purning_trees

Is It Okay to Prune Trees in the Spring?

Trees are beautiful living organisms that serve an invaluable role in the community. Not only do these organisms provide communities with unparalleled scenery, but they also offer distinct ecological benefits as well.

However, if not managed properly, trees can grow exceptionally wild. Like hair, trees and shrubs must be trimmed to maintain their picturesque appearance. The problem is that some trees need constant pruning, while others do not.

Unless you are a Certified Arborist, it can be extremely different to make the distinction, especially in the spring months. Therefore, to avoid putting your trees in danger, you should put the information below to practice the next time you consider pruning your trees.

What is Pruning?

Pruning is the selective trimming of trees. Trees must be pruned to keep up its appearance and maintain a healthy size and shape. Over time, trees can grow to considerable heights and widths.

If left unchecked, planted trees can keep expanding until they touch and disturb other trees. Unless in a forest or similar setting, this can be problematic for a community. Property owners, especially, won’t welcome the presence of multiple trees touching each other.

This is why it’s important to practice regular pruning habits. Is it okay to prune trees in the spring? The answer varies as you will find out below.

Can You Prune Trees in the Spring?

While pruning is necessary for tree growth and health, it can be dangerous if done excessively and at the wrong time. Generally, the best time to prune trees is during the winter months when they are leafless.

Theoretically, if you can prune your trees before they start the growing process you can enjoy the following benefits:

  • Better disease management for your trees
  • Stronger and more resilient foundation
  • Safer conditioners to avoid dead or damaged limbs from falling in the winter months
  • Saves both time and money, and makes the jobs of Arborists easier

However, there are many exceptions to this rule depending on the trees you are currently growing.

Can I Prune My Trees After Leaves and Buds Have Grown?

Typically, pruning trees during the spring months can reduce their bloom potential for the entire year. Therefore, if you want your trees to grow to their maximum height, you should probably avoid pruning them when their leaves and buds are visible.

One major caveat to this rule is that you can safely and effectively prune your trees in the spring, as long as you do not trim more than 10% of the tree’s limbs.

Ideally, these should be your goals when pruning your trees in the springtime.

Maximizing safety: Removal all decaying and dead limbs to keep your tree and property safe.
Shaping: Trim and remove limbs to shape your tree the way you want it.

Are There Specific Trees That Should Be Pruned in the Spring?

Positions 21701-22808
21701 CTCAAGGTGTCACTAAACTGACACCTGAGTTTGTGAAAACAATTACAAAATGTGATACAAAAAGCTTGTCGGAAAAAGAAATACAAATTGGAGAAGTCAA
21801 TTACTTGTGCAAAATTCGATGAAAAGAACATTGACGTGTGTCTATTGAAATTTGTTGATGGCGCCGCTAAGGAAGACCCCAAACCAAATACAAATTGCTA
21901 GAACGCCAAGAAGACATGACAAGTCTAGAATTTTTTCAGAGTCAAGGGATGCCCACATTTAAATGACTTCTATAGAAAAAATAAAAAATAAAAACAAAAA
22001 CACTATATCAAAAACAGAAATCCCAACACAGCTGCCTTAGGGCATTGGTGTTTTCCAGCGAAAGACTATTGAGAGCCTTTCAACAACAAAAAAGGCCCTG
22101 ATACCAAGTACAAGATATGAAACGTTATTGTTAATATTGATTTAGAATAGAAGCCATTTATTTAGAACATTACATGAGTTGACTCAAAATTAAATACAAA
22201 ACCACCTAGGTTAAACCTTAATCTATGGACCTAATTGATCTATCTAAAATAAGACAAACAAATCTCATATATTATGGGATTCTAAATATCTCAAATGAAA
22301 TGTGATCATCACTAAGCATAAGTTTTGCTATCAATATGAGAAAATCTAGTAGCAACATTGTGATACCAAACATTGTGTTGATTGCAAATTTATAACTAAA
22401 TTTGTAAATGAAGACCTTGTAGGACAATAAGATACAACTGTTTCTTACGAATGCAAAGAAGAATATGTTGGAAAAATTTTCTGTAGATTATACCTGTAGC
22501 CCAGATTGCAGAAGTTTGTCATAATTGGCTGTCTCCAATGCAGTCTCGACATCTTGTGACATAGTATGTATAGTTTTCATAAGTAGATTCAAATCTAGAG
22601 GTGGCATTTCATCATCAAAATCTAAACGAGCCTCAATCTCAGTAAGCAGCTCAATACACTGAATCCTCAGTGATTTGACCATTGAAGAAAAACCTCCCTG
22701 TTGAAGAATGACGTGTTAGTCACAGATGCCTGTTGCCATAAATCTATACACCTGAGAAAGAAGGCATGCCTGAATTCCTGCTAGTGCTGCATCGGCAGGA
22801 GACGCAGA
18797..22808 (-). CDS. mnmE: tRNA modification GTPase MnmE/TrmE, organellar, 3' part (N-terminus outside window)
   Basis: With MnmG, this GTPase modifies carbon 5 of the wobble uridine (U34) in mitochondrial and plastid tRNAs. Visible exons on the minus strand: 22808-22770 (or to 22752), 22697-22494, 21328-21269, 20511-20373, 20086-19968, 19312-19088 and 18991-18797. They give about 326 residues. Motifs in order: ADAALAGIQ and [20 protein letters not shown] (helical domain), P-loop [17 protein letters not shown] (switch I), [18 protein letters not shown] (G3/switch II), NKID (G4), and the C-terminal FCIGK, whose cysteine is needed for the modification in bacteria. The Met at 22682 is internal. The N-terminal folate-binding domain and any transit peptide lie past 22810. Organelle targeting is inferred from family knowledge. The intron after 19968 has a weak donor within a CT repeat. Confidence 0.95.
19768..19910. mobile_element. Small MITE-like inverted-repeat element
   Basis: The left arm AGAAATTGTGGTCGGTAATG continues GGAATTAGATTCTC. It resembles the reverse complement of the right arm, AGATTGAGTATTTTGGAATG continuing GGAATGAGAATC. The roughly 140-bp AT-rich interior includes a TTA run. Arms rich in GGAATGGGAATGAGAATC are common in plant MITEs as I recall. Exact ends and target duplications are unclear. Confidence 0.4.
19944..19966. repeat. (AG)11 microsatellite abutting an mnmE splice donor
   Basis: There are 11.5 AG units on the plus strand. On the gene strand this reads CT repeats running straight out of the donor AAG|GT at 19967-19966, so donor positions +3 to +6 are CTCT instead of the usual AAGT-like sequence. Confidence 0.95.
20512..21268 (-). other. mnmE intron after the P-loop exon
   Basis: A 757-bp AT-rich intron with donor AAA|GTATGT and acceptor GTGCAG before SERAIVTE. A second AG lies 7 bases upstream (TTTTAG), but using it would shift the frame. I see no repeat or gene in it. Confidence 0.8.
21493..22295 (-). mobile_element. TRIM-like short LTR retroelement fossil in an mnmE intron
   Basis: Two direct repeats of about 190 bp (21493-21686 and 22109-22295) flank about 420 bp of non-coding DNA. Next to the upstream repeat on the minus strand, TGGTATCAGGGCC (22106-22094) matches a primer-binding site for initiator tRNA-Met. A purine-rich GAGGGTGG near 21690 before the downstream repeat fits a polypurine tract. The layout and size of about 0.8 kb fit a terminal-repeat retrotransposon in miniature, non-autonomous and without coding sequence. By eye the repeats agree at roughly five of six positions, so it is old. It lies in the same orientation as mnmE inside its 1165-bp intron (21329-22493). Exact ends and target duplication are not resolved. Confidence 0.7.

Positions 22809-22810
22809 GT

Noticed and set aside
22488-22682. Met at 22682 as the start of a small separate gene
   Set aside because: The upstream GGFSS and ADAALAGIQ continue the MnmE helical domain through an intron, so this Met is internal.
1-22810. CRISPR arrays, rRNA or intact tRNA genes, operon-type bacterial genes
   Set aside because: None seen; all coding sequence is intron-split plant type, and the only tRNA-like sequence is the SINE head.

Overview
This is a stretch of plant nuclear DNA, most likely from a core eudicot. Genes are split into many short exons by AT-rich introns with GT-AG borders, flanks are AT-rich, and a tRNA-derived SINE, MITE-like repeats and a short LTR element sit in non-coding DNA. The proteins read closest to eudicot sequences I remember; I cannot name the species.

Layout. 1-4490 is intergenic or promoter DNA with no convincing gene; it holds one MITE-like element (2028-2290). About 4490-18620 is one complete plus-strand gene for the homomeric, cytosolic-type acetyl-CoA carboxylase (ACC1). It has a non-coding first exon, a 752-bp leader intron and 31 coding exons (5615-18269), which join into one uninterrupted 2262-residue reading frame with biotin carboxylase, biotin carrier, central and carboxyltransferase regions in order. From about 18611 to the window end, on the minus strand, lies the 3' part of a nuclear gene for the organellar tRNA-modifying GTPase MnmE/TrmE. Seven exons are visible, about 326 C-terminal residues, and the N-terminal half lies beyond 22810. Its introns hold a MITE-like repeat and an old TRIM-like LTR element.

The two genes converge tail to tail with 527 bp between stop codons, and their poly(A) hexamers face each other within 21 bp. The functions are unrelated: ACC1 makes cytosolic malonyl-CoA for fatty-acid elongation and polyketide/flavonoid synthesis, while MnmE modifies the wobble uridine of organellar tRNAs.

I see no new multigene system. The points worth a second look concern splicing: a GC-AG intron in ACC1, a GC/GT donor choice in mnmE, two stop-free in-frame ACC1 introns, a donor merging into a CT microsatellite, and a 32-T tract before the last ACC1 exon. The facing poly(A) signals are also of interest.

There are definitely specific types of trees that should be pruned during the springtime. These trees include walnut, birch, and maple trees. All of these trees can be pruned during the late spring or early summer.

During the winter, these trees will ooze sap, which can be messy for Arborists. Though, it’s your prerogative if you want to wait that long. Trimming these trees in the spring can lead to better growth by reducing sap bleeding.

You can also prune the following trees when they’re done blooming for the year.

  • Chokecherry trees
  • Apricot trees
  • Crabapple trees
  • Dogwood trees
  • Magnolia trees
  • Lilac trees
  • Juneberry trees
  • Flowering plum trees
  • Flowering cherry trees

 

Trees are beautiful living organisms that serve an invaluable role in the community. Not only do these organisms provide communities with unparalleled scenery, but they also offer distinct ecological benefits as well.

However, if not managed properly, trees can grow exceptionally wild. Like hair, trees and shrubs must be trimmed to maintain their picturesque appearance. The problem is that some trees need constant pruning, while others do not.

Unless you are a Certified Arborist, it can be extremely different to make the distinction, especially in the spring months. Therefore, to avoid putting your trees in danger, you should put the information below to practice the next time you consider pruning your trees.

Are There Specific Trees That Shouldn’t Be Pruned in the Spring?

It’s important to remember that pruning trees during springtime can make them more susceptible to diseases and insect infestation. Therefore, be mindful to trim your trees appropriately to minimize any damage from these factors. If trimming is essential, a Certified Arborist can ensure that it is done safely and properly.

In any case, there are four main trees you do not want to prune in the spring, and these include:

  • Oak Trees: Pruning can increase the chance of oak wilt.
  • Elm Trees: Pruning can increase the chance of Dutch elm disease.
  • Sycamore Trees: Pruning can increase the chance of anthracnose
  • Honeylocust Trees: Pruning can increase the chance of stem cankers.

Pruning can damage these trees, leading to signs of disease that you often won’t notice until it’s too late. Make sure to avoid pruning the above trees for this reason.

Do You Have Any Questions?

Do you have a question regarding your specific tree? Do you want to inquire about professional pruning services for your property? If so, don’t hesitate to give us a call to learn more about how we can help you today!


To learn more about how to prune trees in the spring, call us today at 817-533-8438 or send us a message

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Serving Dallas and Fort Worth, our Argyle and Southlake based teams are at your beckon. Learn more about TreeNewal’s ISA Certified Arborists and how sustainable tree care services add more value to your bottom line.

Healthy trees, healthy lives.